“Hawker Aircraft Since 1920,” by Francis K. Mason, A.R.Ae.S. 475 pp. 8 7/9 in. x 8 1/2 in. (Putnam and Company, Ltd., 42, Great Russell Street, London, W.C.1. 63s.)
Putnam and Company have built up an enviable reputation for very comprehensive, beautifully illustrated and produced aviation history books. It is incredible how much information is contained in each of these specialised aeronautical titles which have either been published, or will be by the end of next year, under the Editorship of Owen Thetford. Such a book is “Hawker Aircraft Since -1920,” the title of which is self-explanatory, although the concentration of information comes as a pleasant surprise.
Every Hawker aeroplane and variant from the Duiker to the P.1127 is covered by detailed description, tabulated data and, in innumerable instances, by three-view scale line drawings, to the standardised Putnam formula. In addition there is a most fascinating introduction to the work and history of the Hawker Company, and this weighty tome, of high-quality glossy art paper and excellent illustrations numbering more than 380 separate photographs, concludes with notes on individual Hawker aircraft consisting of over 80 pages packed full of figures and data and a list of Hawker’s unbuilt and unfinished products from 1920 to 1957
Such complete coverage makes motoring history appear all too meagre, and still the book goes on – accurate drawings of rare Hawker types, a list of their Test Pilots, a production summary of aircraft (from which we find that 1,042 Harts and 14,533 Hurricanes were built – how many are left?). Search, and the book will tell you. Mr. Mason has truly done a stupendous research task. Incidentally, it is always nice to see pictures of Hawker (and Sopwith) aeroplanes because the Byfleet banking at Brooklands invariably forms a nostalgic background!
It is particularly interesting to come upon a picture of a 1921 Hawker light car in Canbury Park Road, Kingston, and perhaps car-historians will reveal its specification. There is a fine picture of the old Sopwith offices at this address, and the picture of a solid-tyred Leyland lorry towing a Horsley fuselage to Brooklands from Kingston reminds us of how empty the roads were in those days. It is interesting to have full details of the 1,100-c.c. Hawker Cygnet biplane, built for the 1924 Lympne Light Aeroplane contests and weighing only 373 lb. Or you may prefer reading of the P.1127 – no weights Or performance data yet released for this revolutionary vertical take-off fighter! And naturally the entire Hurricane story is there for the reading.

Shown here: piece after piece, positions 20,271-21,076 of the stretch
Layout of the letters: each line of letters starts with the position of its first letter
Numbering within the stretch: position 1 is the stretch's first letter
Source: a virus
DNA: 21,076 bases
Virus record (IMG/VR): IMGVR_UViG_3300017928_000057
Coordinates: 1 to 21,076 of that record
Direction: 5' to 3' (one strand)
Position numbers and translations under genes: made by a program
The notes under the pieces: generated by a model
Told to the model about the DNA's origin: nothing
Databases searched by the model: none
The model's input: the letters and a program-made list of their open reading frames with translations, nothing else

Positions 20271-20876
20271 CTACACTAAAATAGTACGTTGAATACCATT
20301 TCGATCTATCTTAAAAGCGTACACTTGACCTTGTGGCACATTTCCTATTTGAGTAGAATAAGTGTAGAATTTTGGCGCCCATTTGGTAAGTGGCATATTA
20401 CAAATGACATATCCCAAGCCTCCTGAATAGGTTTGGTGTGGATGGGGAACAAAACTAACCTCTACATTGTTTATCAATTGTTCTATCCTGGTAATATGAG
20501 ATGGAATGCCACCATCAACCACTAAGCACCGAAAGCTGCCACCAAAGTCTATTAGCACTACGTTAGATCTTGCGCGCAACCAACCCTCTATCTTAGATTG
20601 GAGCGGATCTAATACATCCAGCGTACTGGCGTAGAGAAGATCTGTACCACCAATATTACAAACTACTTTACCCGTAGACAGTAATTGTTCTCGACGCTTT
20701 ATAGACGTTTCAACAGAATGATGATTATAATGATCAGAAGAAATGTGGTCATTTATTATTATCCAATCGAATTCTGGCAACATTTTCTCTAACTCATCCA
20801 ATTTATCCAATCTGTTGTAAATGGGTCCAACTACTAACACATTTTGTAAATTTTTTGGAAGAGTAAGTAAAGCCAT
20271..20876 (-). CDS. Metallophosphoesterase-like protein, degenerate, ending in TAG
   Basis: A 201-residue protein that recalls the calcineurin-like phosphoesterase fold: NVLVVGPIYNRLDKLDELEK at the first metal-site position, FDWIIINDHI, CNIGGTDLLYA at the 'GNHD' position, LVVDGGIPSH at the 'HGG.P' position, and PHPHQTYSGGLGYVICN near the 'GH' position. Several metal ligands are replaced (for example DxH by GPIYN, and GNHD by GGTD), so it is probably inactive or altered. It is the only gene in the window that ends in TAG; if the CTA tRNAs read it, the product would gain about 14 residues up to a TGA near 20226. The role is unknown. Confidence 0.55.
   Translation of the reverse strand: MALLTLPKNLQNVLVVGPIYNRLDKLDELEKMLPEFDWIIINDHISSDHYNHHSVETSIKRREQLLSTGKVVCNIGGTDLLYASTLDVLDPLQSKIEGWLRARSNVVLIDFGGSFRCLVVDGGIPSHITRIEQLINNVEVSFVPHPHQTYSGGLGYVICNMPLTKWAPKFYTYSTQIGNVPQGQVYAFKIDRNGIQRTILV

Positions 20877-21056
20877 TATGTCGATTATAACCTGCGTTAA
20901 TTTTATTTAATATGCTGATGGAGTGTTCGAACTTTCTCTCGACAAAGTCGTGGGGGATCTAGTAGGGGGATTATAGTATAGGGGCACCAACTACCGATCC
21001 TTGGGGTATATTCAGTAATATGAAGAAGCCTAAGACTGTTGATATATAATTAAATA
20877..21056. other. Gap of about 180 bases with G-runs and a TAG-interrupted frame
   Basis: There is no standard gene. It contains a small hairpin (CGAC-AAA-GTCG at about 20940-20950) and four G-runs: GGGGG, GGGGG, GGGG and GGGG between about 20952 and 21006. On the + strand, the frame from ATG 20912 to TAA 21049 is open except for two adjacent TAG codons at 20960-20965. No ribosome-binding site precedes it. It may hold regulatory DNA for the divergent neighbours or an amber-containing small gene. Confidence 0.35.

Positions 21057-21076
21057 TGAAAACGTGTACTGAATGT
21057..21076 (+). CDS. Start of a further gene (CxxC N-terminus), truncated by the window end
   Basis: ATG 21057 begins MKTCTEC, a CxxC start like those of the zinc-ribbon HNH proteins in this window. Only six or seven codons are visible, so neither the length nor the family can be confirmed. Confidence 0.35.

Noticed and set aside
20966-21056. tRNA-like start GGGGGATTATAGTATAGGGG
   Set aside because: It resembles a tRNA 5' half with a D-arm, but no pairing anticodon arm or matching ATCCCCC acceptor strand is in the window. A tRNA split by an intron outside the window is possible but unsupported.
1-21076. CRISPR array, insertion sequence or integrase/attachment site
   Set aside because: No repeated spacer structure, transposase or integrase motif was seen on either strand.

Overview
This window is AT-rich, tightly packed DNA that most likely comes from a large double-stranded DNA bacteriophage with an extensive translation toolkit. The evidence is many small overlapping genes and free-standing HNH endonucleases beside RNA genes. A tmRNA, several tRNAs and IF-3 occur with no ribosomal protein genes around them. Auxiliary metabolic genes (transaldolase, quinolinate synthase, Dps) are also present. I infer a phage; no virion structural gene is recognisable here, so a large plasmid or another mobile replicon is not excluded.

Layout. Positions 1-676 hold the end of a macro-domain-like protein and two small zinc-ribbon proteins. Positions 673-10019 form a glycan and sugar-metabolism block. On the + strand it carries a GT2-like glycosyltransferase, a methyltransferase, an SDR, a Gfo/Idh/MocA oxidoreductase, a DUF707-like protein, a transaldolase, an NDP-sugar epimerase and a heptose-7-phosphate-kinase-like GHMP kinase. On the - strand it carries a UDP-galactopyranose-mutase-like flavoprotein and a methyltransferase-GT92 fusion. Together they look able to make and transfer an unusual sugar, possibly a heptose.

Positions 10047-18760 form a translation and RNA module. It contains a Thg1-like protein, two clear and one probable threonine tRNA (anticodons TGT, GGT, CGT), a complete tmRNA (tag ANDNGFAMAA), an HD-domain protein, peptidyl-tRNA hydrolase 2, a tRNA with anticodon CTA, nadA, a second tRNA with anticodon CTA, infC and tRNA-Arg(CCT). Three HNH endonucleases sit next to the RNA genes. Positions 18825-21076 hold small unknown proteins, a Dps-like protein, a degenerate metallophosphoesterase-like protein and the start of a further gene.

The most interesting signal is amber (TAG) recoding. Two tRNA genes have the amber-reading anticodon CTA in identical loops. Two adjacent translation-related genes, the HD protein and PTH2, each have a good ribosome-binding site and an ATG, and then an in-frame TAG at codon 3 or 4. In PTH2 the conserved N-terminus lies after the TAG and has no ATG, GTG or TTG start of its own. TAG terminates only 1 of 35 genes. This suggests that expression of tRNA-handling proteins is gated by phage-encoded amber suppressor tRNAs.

Even if there were no text at all, the cost would be less than 2d. a picture and in view of the extent of the coverage this is a book no true aviation enthusiast or student can afford to leave in the bookshop.
“Veteran and Vintage Motor Cycles,” by James Sheldon. 208 pp. 8 9/10 in. x 5 4/5 in. (B. T. Batsford, Ltd., 4, Fitzhardinge Street, London, W.1. 30s.)
From the prolific Batsford motoring press comes another of their beautifully printed and illustrated text books which form a quick introduction to particular aspects of the motoring scene – in this case the background of veteran and vintage motorcycles which are so admirably catered for “in the metal” by the virile V.M.C.C.
Possibly a better title would have been “The Development of the Motor Cycle,” for knowledgeable James Sheldon outlines the place in history that famous machines occupied in contemporary times rather than their subsequent fortunes in the hands of collectors and keen present-day restorers, (although existing machines get occasional mention and the author has some interesting views on the correct age for motorcycles to qualify as veterans). And he includes a chapter on modern mounts.This book is eminently readable, from the first chapter about the pioneers of 1839-93, through subsequent chapters on “clip-ons.” passenger motorcycles, experimental mounts, the “vintage long-tanks,” and models of 1926-30. It has the standard Batsford page headings and illustrations, cross-references to lead the student along, and the pictures, whether photographic reproductions or line drawings, are, of course, splendidly done.